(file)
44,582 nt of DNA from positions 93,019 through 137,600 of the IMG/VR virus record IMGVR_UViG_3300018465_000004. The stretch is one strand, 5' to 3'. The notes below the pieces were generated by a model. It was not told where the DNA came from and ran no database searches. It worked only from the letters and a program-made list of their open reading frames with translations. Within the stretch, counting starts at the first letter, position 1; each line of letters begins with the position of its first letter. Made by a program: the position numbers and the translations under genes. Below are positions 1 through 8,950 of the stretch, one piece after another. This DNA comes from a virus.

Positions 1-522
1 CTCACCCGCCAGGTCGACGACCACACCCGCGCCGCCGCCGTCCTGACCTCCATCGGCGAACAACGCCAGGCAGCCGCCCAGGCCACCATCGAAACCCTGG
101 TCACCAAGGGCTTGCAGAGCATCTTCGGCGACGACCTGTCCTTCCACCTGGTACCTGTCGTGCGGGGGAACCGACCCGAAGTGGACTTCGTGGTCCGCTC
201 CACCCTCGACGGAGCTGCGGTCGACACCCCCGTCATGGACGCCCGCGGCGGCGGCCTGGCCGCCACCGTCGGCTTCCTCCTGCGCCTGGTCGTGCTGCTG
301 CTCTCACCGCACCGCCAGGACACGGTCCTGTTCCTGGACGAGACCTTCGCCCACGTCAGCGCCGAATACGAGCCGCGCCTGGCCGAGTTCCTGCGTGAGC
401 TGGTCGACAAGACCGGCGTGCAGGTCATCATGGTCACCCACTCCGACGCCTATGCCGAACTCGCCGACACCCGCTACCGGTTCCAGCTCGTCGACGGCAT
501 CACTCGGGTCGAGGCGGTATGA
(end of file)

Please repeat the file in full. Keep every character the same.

44,582 nt of DNA from positions 93,019 through 137,600 of the IMG/VR virus record IMGVR_UViG_3300018465_000004. The stretch is one strand, 5' to 3'. The notes below the pieces were generated by a model. It was not told where the DNA came from and ran no database searches. It worked only from the letters and a program-made list of their open reading frames with translations. Within the stretch, counting starts at the first letter, position 1; each line of letters begins with the position of its first letter. Made by a program: the position numbers and the translations under genes. Below are positions 1 through 8,950 of the stretch, one piece after another. This DNA comes from a virus.

Positions 1-522
1 CTCACCCGCCAGGTCGACGACCACACCCGCGCCGCCGCCGTCCTGACCTCCATCGGCGAACAACGCCAGGCAGCCGCCCAGGCCACCATCGAAACCCTGG
101 TCACCAAGGGCTTGCAGAGCATCTTCGGCGACGACCTGTCCTTCCACCTGGTACCTGTCGTGCGGGGGAACCGACCCGAAGTGGACTTCGTGGTCCGCTC
201 CACCCTCGACGGAGCTGCGGTCGACACCCCCGTCATGGACGCCCGCGGCGGCGGCCTGGCCGCCACCGTCGGCTTCCTCCTGCGCCTGGTCGTGCTGCTG
301 CTCTCACCGCACCGCCAGGACACGGTCCTGTTCCTGGACGAGACCTTCGCCCACGTCAGCGCCGAATACGAGCCGCGCCTGGCCGAGTTCCTGCGTGAGC
401 TGGTCGACAAGACCGGCGTGCAGGTCATCATGGTCACCCACTCCGACGCCTATGCCGAACTCGCCGACACCCGCTACCGGTTCCAGCTCGTCGACGGCAT
501 CACTCGGGTCGAGGCGGTATGA